Japan business mood hits six year high as 'Abenomics' takes holdMonday 16 December 2013 08.43
Japanese business confidence improved over the three months to December to its highest level in six years, a central bank survey showed.
The figures suggest that Prime Minister Shinzo Abe's "Abenomics" stimulus policies are gaining broader traction across the economy.
The Bank of Japan's quarterly "tankan" survey showed sentiment brightened not just for big firms but also for smaller companies, which had been slower to reap the benefits of a recovering economy.
Small manufacturers' sentiment hit a six-year high and the small non-manufacturers' index turned positive, which means optimists outnumbered pessimists, for the first time since 1992.
The survey reinforces the Bank of Japan's view that the economy is recovering moderately under and likely allowing it to hold off on expanding stimulus in coming months, analysts said.
The headline index for big manufacturers' sentiment improved four points from the previous quarter to +16, the tankan showed today, slightly above a median market forecast of +15.
It was the fourth quarter of improvement in a row and the highest level since December 2007, as companies benefited from robust domestic demand and a weak yen that gives their goods a competitive advantage overseas.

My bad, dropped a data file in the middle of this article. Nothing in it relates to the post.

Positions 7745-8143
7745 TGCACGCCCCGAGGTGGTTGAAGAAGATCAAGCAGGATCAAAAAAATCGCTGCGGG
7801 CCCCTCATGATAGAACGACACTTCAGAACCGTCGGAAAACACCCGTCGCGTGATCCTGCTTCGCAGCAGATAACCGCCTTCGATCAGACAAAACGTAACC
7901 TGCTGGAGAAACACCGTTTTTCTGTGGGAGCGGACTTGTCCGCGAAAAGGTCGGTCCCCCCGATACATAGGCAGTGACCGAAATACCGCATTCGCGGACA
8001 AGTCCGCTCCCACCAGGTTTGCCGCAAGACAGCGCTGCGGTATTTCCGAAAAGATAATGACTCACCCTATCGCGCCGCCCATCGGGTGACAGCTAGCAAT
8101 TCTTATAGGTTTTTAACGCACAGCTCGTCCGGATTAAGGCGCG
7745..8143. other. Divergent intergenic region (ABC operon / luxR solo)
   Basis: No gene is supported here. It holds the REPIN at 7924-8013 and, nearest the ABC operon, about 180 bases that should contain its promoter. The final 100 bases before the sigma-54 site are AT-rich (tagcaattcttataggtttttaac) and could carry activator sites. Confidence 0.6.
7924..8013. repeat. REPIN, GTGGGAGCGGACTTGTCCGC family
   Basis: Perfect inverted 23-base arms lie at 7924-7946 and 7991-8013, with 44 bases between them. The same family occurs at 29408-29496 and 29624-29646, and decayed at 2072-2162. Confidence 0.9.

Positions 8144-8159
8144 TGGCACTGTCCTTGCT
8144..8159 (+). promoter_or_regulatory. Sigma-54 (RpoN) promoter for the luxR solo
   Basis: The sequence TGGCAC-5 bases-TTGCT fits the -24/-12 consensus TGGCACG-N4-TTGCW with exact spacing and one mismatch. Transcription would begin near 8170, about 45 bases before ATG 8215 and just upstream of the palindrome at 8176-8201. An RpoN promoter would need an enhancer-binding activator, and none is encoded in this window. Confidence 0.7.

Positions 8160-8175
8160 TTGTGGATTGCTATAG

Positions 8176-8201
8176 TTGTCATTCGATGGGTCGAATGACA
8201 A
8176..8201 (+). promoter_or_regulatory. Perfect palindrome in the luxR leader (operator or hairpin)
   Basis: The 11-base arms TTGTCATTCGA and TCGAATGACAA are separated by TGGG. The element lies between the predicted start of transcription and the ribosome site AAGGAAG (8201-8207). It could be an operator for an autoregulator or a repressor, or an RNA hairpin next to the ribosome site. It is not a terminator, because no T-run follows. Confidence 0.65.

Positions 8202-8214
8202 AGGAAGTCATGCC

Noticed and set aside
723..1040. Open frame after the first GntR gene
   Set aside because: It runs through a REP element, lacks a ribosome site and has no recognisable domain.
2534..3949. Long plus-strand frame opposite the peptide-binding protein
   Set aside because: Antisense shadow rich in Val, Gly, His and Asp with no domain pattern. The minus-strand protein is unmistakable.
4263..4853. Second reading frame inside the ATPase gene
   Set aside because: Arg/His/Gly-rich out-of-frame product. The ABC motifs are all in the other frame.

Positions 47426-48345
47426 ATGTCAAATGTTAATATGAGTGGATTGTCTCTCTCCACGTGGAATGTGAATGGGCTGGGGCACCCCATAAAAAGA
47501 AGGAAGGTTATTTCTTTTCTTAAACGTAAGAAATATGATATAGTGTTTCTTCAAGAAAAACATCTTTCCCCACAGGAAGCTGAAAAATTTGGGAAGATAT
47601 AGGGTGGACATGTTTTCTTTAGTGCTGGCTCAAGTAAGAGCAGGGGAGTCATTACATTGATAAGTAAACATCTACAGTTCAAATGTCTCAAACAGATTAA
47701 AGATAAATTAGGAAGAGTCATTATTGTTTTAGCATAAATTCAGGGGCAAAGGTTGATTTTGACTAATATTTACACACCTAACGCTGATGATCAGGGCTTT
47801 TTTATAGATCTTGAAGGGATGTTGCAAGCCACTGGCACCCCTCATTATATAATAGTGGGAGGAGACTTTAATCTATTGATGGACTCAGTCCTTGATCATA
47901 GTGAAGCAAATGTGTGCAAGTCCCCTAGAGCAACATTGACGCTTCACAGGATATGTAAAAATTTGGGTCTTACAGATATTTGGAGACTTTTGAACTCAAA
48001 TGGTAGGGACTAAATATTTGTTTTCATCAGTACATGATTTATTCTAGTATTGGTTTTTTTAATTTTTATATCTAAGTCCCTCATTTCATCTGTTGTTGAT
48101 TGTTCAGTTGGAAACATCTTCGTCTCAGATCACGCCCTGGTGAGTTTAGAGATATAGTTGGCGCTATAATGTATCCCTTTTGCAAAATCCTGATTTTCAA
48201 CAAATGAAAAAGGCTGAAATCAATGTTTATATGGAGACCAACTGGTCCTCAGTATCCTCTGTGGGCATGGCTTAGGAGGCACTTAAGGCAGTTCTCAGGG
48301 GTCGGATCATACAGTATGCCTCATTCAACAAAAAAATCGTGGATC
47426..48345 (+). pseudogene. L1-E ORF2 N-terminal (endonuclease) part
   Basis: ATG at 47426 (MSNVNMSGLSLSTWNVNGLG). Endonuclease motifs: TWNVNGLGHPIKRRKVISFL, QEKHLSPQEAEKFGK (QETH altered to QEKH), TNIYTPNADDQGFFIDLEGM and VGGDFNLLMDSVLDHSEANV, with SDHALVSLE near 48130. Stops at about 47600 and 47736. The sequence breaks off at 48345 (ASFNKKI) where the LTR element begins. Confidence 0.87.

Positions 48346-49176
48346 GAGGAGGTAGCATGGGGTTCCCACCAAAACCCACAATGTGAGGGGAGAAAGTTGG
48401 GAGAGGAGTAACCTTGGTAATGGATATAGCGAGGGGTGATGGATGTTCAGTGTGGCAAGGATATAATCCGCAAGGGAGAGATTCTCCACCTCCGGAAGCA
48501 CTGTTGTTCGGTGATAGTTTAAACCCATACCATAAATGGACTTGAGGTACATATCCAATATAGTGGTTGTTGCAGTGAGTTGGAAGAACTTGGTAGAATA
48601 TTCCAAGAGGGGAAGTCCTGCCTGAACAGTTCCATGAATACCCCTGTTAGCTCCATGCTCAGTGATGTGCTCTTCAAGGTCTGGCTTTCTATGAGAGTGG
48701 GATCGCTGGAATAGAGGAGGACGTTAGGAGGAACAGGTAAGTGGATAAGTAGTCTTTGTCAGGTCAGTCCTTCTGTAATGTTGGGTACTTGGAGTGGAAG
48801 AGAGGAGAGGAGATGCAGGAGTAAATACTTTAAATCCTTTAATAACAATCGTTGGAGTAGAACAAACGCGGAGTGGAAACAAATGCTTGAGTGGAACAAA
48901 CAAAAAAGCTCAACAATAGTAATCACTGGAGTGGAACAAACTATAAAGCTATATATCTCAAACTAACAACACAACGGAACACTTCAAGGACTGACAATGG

Service-sector mood also improved as consumers rushed to beat a sales tax hike next April. The big non-manufacturers' index was up 6 points to +20, better than a median forecast of +16 and the highest level since December 2007.
Japan's economy outpaced its G7 counterparts in the first half of this year as Abe's stimulus policies boosted business and household sentiment. Growth slowed in the third quarter on soft exports, but analysts expect it to accelerate again in the run-up to the sales tax hike.
Public works spending is also likely to offset the continued weakness in exports, thanks to a fiscal stimulus package aimed at softening the blow of higher sales tax.
The Bank of Japan has said the economy can handle the pain from the sales tax hike and still meet the bank's goal of achieving 2% inflation in roughly two years, due in part to the effect of its aggressive monetary stimulus launched in April.
The central bank is thus widely expected to keep monetary settings unchanged at its next rate review on December 19-20.